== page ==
Instant Press Coverage of Bush’s Speech

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By: E&P Staff

The president, as expected, in addressing the nation tonight called for sending more than 20,000 more U.S. troops to Iraq — what his allies have been terming a mere “surge” while opponents call it an “escalation.” How is the press covering it? We’ll be updating the reactions below, blog-like, with the latest additions at the top.

12:15 AM ET, The New York Times (Sherly Gay Stolberg)

By stepping up the American military presence in Iraq, President Bush is not only inviting an epic clash with the Democrats who run Capitol Hill. He is ignoring the results of the November elections, rejecting the central thrust of the bipartisan Iraq Study Group and flouting the advice of some of his own generals, as well as Prime Minister Nuri Kamal al-Maliki of Iraq.

In so doing, Mr. Bush is taking a calculated gamble that no matter how much hue and cry his new strategy may provoke, in the end the American people will give him more time to turn around the war in Iraq and Congress will not have the political nerve to thwart him by cutting off money for the war.

11:30 PM ET, The Los Angeles Times

The reliance Bush is placing on Maliki reflects the public support he has given the Iraqi prime minister for months ? but runs contrary to the private opinion expressed in a classified memorandum written by the White House national security advisor, Stephen Hadley, and leaked in November just before Bush and Maliki met in Amman, Jordan. The memo questioned Maliki’s competence and intentions.

Bush delivered the speech in the White House Library, long ago a basement laundry room but since 1935 the repository of the mansion’s literary collection and numerous antiques, which presents a less formal aura.

The president faces a tough sell: Democratic leaders in the House and Senate are planning to put forward nonbinding resolutions on the plan to send additional troops to Iraq, and some Senate Republican have indicated they might support them.

11:00 PM ET, The Washington Post (Michael Abramowitz and Robin Wright)

Bush set no timetable for the removal of the added American troops, nor did he make any U.S. assistance for the Iraqis conditional on meeting political goals such as a new law for the equitable distribution of oil revenue and holding provincial elections, both seen as critical to winning political support for the Shiite-led government from disaffected Sunnis.

He did not embrace the idea of high dialogue with Iran and Syria to stabilize Iraq, a key recommendation of the Iraq Study Group, chaired by former secretary of state James A. Baker III and former congressman Lee H. Hamilton (D-Ind.), which had been hoping to restore bipartisan consensus around a new Iraq policy.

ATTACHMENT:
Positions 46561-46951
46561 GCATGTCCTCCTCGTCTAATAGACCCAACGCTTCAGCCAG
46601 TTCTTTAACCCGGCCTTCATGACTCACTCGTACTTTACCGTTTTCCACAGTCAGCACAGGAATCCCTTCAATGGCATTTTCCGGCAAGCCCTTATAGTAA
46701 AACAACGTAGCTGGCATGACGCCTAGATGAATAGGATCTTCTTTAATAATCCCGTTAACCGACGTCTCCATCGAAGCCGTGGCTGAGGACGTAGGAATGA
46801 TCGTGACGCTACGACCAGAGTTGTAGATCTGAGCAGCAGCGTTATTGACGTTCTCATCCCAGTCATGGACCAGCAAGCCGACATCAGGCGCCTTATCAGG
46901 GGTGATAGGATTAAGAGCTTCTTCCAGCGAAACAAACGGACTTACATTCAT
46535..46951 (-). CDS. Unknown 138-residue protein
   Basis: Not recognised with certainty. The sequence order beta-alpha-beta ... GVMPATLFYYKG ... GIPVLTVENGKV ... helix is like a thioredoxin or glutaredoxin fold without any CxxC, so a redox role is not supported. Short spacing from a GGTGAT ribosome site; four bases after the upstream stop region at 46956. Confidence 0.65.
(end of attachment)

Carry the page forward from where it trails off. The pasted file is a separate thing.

Even with the increase in troops, moreover, the resulting U.S. total of about 153,000 forces in Iraq will amount to less than the roughly 165,000 deployed in December 2005, the high-water mark for U.S. troop strength in Iraq. His economic proposals last night, including the more than $1 billion in additional funding for economic reconstruction and jobs, are largely expanded versions of current programs.

10:30 PM ET, The Washington Post (William Arkin):

Seek out and destroy.

If there’s anything in the President Bush’s remarks tonight that we didn’t already know or didn’t anticipate him saying militarily about Iraq, it is his evident willingness to go to war with Syria and Iran to seek peace.

Speaking about the two countries tonight, the president said that the United States wiill “seek out and destroy” those who are providing material support to our enemies.

It is only a threat. But it is a far cry from the diplomatic proposals floated just last month for making Syria and Iran part of the solution. Can the president really be saying that we are willing to risk war with the two countries, and even attack elements inside them, to achieve peace in Iraq?

10:00 PM ET, The Associated Press (Terence Hunt)

The military increase puts Bush on a collision course with the new Democratic Congress and pushes the American presence in Iraq toward its highest level. It also runs counter to widespread anti-war passions among Americans and the advice of some top generals.

In a prime-time address to the nation, Bush pushed back against the Democrats’ calls to end the unpopular war. He said that “to step back now would force a collapse of the Iraqi government, tear that country apart and result in mass killings on an unimaginable scale.”

9:40 ET, The New York Times (David Sanger):

President Bush announced tonight that he is sending more than 20,000 American troops to Iraq to quell the sectarian violence there, as he conceded for the first time that he provided neither enough troops nor enough resources last year to halt the country?s descent into chaos, and that he pursued a strategy the White House now admits was based on flawed assumptions about the shaky Iraqi government.

In a speech to the nation that differed sharply in both tone and substance from his previous, confident-sounding insistence that America was making progress in building a workable democracy, Mr. Bush publicly warned the Iraqi government that ?America?s commitment is not open-ended.?

But the president gave no indication that the troop increase would be short-lived ? military officials estimate it will take at least a year ? and he warned that even if the new strategy works, ?we must expect more Iraqi and American casualties? as American troops join around-the-clock patrols in Baghdad?s most deadly neighborhoods.

Not since President Richard M. Nixon ordered American troops in Vietnam to invade Cambodia in 1970 has a president taken such a risk with an increasingly unpopular war.

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